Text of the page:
How to Use The "Johari Window" Tool for a New Perspective on The Inner Critic | By Ruby McGuire

peopleMH900443443I was taught the Johari's Window model many moons ago by one of my mentors. It's a fabulous model to help your clients see both how they perceive themselves, and how others might perceive them.

Because we make a LOT of assumptions in life. For example, if someone looks us up and down we might assume they're judging our appearance or clothes, when they're actually thinking how fantastic we look! Assumptions like these can lead to the inner critic kicking in, creating lots of unnecessary and often untrue stories.

Let's go through the model to become clear how it relates to coaching and the inner critic.

Box 1 (top left – the "Open/Free" area)

This is what you know about you AND others know about you too. Example: You know you're kind and others confirm that to you too.

The Goal:  Explore with your client what they know to be true about themselves, and help them acknowledge what comes up in the exploration. They could be positive traits, for example, "I'm a good listener, I really help people to feel heard". Or it could be more 'negative' traits for example, "I'm a perfectionist and it's impacting on my life and driving my partner completely crazy".

Ruby Johari Window

As with any coaching tool, help them to understand that awareness is the first step in creating positive change, and then brainstorm ways in which they can make positive changes in their lives.

Box 2 (top right - the "Blind" area)

These are the things that you don't know about yourself, but OTHERS know about you. This is your 'blind spot' and again could be positive or negative. Example: Those moments when someone tells you, "You're amazing at such and such", and you're surprised. "Ooh am I?! I didn't know that about me."

The Goal: To develop this area with your clients so they raise their self-awareness - and see a fuller picture of themselves. Help them come up with strengths that they have overlooked because it's something that comes naturally to them.

Tip: If they're coming up with lots of negative ideas then help them reframe their perspective. Challenge their assumptions and work with them to see things differently. Once you've done that, you can work with them to identify ways they could develop and grow.

Box 3 (bottom left - the "Hidden" area)

This is what YOU know about you, but others don't know. This is where you put on a brave face or hide things because you think people won't like you if you share that potentially darker part of you. It could also be things that you're afraid of, your fears and insecurities. Examples: I'm afraid people won't like me if they find out that I didn't graduate, or I hate the way I look without make-up, or I feel like a fraud - pretending to be a coach when I've only just finished my training.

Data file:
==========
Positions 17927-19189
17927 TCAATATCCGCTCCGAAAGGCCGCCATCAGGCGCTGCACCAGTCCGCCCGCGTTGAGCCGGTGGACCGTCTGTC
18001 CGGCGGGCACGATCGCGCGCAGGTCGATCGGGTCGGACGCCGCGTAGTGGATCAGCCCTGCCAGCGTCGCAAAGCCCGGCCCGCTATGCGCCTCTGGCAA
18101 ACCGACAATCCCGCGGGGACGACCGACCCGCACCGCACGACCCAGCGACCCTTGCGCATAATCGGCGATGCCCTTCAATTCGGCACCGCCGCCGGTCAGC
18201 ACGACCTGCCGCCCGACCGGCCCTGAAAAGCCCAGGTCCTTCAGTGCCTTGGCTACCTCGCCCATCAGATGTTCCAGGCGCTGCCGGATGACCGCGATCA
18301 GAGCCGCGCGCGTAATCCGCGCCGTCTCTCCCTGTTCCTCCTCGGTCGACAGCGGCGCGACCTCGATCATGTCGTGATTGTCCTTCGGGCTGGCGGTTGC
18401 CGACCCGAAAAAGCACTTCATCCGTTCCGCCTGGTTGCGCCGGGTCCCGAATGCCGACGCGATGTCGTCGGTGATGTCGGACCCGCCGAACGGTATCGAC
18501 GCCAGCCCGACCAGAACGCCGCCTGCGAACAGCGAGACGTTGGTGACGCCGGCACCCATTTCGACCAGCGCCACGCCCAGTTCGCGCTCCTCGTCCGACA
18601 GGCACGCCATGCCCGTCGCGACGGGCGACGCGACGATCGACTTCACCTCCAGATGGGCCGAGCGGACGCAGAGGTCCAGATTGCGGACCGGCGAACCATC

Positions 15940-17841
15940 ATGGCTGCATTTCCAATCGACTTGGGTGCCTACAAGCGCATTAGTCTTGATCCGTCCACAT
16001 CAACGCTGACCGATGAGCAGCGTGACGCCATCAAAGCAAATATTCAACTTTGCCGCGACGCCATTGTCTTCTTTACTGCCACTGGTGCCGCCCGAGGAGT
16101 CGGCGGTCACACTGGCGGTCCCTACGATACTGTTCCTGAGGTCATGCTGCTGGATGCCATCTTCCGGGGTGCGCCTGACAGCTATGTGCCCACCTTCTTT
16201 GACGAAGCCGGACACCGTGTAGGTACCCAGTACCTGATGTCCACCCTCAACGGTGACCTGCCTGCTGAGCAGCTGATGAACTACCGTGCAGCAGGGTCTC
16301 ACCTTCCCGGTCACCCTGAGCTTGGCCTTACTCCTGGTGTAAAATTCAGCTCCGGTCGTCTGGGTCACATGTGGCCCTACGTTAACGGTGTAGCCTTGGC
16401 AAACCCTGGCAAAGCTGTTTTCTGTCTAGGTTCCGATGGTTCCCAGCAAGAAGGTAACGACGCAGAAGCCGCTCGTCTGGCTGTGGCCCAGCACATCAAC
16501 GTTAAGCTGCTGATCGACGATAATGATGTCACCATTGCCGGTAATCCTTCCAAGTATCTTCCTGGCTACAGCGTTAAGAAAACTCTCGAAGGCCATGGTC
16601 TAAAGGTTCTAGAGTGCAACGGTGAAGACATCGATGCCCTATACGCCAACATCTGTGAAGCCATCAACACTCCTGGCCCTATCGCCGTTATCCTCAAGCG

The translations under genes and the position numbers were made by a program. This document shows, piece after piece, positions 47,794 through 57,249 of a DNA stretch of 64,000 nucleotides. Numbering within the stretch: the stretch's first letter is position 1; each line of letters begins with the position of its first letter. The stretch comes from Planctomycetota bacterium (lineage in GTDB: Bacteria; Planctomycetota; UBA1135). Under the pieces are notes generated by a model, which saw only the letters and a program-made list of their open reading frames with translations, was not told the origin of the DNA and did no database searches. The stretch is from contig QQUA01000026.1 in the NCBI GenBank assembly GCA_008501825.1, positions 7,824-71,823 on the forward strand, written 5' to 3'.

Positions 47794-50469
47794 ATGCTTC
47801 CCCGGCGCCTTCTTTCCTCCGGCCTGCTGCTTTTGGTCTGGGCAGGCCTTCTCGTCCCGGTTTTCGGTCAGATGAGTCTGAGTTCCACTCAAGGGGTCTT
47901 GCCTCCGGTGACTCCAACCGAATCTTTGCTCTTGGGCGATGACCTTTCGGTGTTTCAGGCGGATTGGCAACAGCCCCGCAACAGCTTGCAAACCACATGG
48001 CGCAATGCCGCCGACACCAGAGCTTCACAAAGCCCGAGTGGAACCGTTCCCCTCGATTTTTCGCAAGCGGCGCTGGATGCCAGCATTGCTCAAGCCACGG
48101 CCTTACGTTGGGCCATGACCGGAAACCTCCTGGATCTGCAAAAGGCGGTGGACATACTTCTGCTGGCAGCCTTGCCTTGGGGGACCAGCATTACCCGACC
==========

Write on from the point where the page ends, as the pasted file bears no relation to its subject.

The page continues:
This last one comes up ALL of the time with business owners, especially with my clients when they're thinking about stepping up their visibility. The reality however, is that people LOVE it when you're real, when you share your vulnerabilities. They connect with you on a much deeper level than when you hide away.

The Goal: Work with your client to uncover the insecurities, explore the worst-case scenario with them, work on those limiting beliefs together. Reassure them that fear is a normal response when approaching something new, and help them come up with a fabulous plan where they can take small steps to achieve their bigger goal.

Box 4 (bottom left - the "Unknown" area)

This is what's unknown about you and also unknown by others - sometimes called your unknown self. I always find this one a bit bizarre at first, but once you dig a bit deeper it makes more sense! Examples of this might be subconscious feelings, fears, limiting beliefs, conditioned behaviours etc. These will be revealed over time. Example: We sometimes know something is holding us back but are not sure what it is. It might be that there is some experience that needs to be uncovered and released, or even hidden potential.

The Goal: Help the client start on a journey of self-discovery. Through exploration they can start to notice repetitive behaviours, recurring patterns and limiting beliefs that are holding them back, and you can then work with the client to shine a light on these areas and help them be the best they can be.

Wrap-up

The Johari Window is a great tool for communication and helping a client learn more about themselves. It helps them understand that they can't always see what others see in them. They might have blind spots (Box 2) and hidden fears, insecurities or (Box 3). By exploring, sharing and talking about those fears they will learn they aren't on their own with their fears, and that their fears can be overcome.

And finally, what could you learn about you from using The Johari Window Tool?

 

Ruby McGuire

Contributing Author: Ruby McGuire, aka Queen of Connection is a mum, wife and cappuccino lover. She helps unseen solopreneurs step up and shine on/offline so they can make money doing what they love. She's a Co-Author of "Awaken Your True Potential", a Trainer, Noble Manhattan Support Coach, EFT Practitioner, writes for International Coaching News and more recently has become a regular author for IIC&M's Insight Magazine. Check out her podcast show "Rock Your Fabulous Biz", find Ruby at her pretty online home, www.rubymcguire.com or on Facebook. Failing that she may be satisfying her obsession of pinning on Pinterest!

PS. Are you ready to stop being invisible? You didn't sign up to running your own business to struggle or stay broke. It's time that you and your fabulous business were seen, both on and offline. To check how well you're doing with your visibility, subscribe and grab your copy of Ruby's free Visibility Quiz here.

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